Using the Outdoors as My Own Therapy

We all have our reasons for hiking and being outdoors. I have talked about some of mine, such as it being a good family activity, it usually does not cost money and I love how I feel when I am out on the trail. There is another reason that I have mentioned a couple times, but do not talk about a lot. I hike because I am a Social Worker. I like to keep my personal and my professional life separate. With March being National Social Work Month I thought it would be a good time for me to break out of that shell.

Growing up I spent a lot time in the woods around limited people due to my parents’ jobs. When we were around others it was usually adults. I was actually a very shy kid. This may come to a surprise to those who know me now. I can remember hiding behind my parents in social situations and being afraid to speak in public. In Middle and High School that really changed. I became more out going and was no longer the shy kid. This is probably due to the great friends I had.

Age 18 at the Bottom of Allagash Falls after a graduation trip down the Allagash with my father.

Age 18 at the Bottom of Allagash Falls after a graduation trip down the Allagash with my father.

When I was in high school I had to start thinking about my career. I was volunteering at a local elementary school and I really enjoyed talking with the kids. I was also a peer mentor. I can remember someone saying, “she would be great because she is friendly with everyone.” It is true I do not think I was part of a certain crowd. I had a group of friends who I hung out with the most, but I would spend time with just about anyone. From my early years in high school I knew I wanted to be a social worker.

Fast forward 18 years, wow that seems like a long time since I graduated high school, and I am still a Social Worker and overall happy with the profession I have chosen. There have been opportunities to work with various populations thanks to internships and my jobs over the years. I have worked with the homeless, children with developmental delays, those struggling with mental health symptoms, the at risk elderly, in a primary care and hospital setting and with patients going through cancer treatment. All of these opportunities have taught me a lot about myself and help me grow as a social worker and person.

Being a Social Worker is not easy, the demand of the job can be overwhelming and ware on you. I have been threaten, yelled at, called nasty names and swore at. There is also the limited resources available for those in need. Along the way I have been frustrated, swear more than I should, sad and wanted to quit. The majority of the time I am able to keep my professional and personal life separate, but there are times that my job gets to me. I turn to my husband, friends and the great outdoors to get through these difficult times. After a long week my body and mind crave being outdoors where I can get away from it all. I am thankful for my outdoor background and community to which I use as my own therapy and self care, which I talk about in Finding Myself Again. This was my application blog post when I was applying to be an ambassador for Hike Like a Woman.

After work hike to  Garwin Falls  in Wilton NH

After work hike to Garwin Falls in Wilton NH

Being a Social Worker is not always difficult or I would have not stayed in the profession this long. It is the people you actually help and are thankful for your assistance that make all the difficult days worth it. Having a patient reach out to thank me for my support and tell me that they are doing better is the best part of my job. It usually brings me tears of happiness. There are also the wonderful co-workers I have met along the way that have made the job enjoyable. If it was not for them I may have quit. Many co-workers have turned into friends that I still keep in touch with as I have moved forward in my career. All of my opportunities have helped me grow into the Social Worker I am, which has led to my current job, an Oncology Social Worker, where I truly love and find joy in my job.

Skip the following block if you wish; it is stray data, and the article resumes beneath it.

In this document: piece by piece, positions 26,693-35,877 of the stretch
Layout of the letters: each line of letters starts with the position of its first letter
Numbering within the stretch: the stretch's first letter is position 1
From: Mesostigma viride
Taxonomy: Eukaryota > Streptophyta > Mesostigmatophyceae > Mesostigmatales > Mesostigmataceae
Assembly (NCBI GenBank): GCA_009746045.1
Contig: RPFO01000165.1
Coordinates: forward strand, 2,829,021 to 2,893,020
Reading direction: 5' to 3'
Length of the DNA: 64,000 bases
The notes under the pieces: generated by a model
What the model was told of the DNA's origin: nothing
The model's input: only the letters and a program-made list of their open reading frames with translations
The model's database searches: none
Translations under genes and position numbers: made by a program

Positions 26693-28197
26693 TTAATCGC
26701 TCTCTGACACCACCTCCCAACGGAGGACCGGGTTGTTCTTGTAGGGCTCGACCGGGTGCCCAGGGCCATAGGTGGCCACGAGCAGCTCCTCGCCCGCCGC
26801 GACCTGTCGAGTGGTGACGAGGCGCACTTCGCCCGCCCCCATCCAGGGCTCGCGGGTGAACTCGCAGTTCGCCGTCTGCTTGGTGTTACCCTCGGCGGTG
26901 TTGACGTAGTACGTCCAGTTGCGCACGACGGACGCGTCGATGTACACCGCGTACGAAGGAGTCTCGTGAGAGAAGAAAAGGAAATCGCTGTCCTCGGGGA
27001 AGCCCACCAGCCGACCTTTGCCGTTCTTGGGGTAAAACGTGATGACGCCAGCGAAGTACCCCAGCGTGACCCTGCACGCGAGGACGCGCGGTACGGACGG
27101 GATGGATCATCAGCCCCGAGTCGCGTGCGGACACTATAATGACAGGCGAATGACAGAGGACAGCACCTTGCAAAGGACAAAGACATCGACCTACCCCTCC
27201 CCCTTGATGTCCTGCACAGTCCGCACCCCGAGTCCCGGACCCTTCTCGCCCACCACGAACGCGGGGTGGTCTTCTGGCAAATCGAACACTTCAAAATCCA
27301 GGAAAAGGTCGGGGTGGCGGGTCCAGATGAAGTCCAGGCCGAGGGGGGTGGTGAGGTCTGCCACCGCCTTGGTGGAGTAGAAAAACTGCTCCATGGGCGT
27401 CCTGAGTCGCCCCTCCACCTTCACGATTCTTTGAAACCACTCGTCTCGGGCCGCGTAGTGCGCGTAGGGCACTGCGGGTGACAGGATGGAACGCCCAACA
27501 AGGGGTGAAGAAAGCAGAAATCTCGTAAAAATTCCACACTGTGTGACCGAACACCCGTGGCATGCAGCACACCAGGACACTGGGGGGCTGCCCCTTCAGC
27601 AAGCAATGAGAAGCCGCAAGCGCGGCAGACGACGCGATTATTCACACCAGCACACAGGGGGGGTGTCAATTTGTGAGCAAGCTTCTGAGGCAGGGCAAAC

My own self care and what I have learned over the years has also helped me be able to stay in the career for 14 years. Thanks to where I live, I can come home, throw on my hiking boots and go for a hike to unwind from the challenges of the day. In the summer, one of my favorite after work activities is to hike to a local swimming hole. This gives me some exercise, family time and to swim in a cool lake, my favorite things.

Willard Pond  in Antrim, NH

Willard Pond in Antrim, NH

The other thing that hiking and being a social worker does for me is to help bring things into perspective. What truly matters in the world. It is my family and friends. No matter how difficult work is at the end of the day my family and friends are the ones that mean the most. There are always other jobs, but there is not another family or close friends. This is a big reason why I try to keep them both separate. I spend enough of my time at work, when I am home it is family and me time. Yes, I said me time, because in order to have good self care you need to incorporate me time. Whether it is hiking alone, or with my hiking group, or going for a massage, you need to take care of yourself.


Everyone’s job, no matter what it is, has some level of stress in it. As Americans we spend a lot of our life at work and that can make us feel overwhelmed and stressed. Remember once in a while to step back and evaluate your situation. Make sure you are taking time to evaluate what is important to you and spend time doing that. It took me a few years to learn this, but I am overall happier, less stressed and more content in my day to day life than I ever have been. All thanks to my own therapy in nature.

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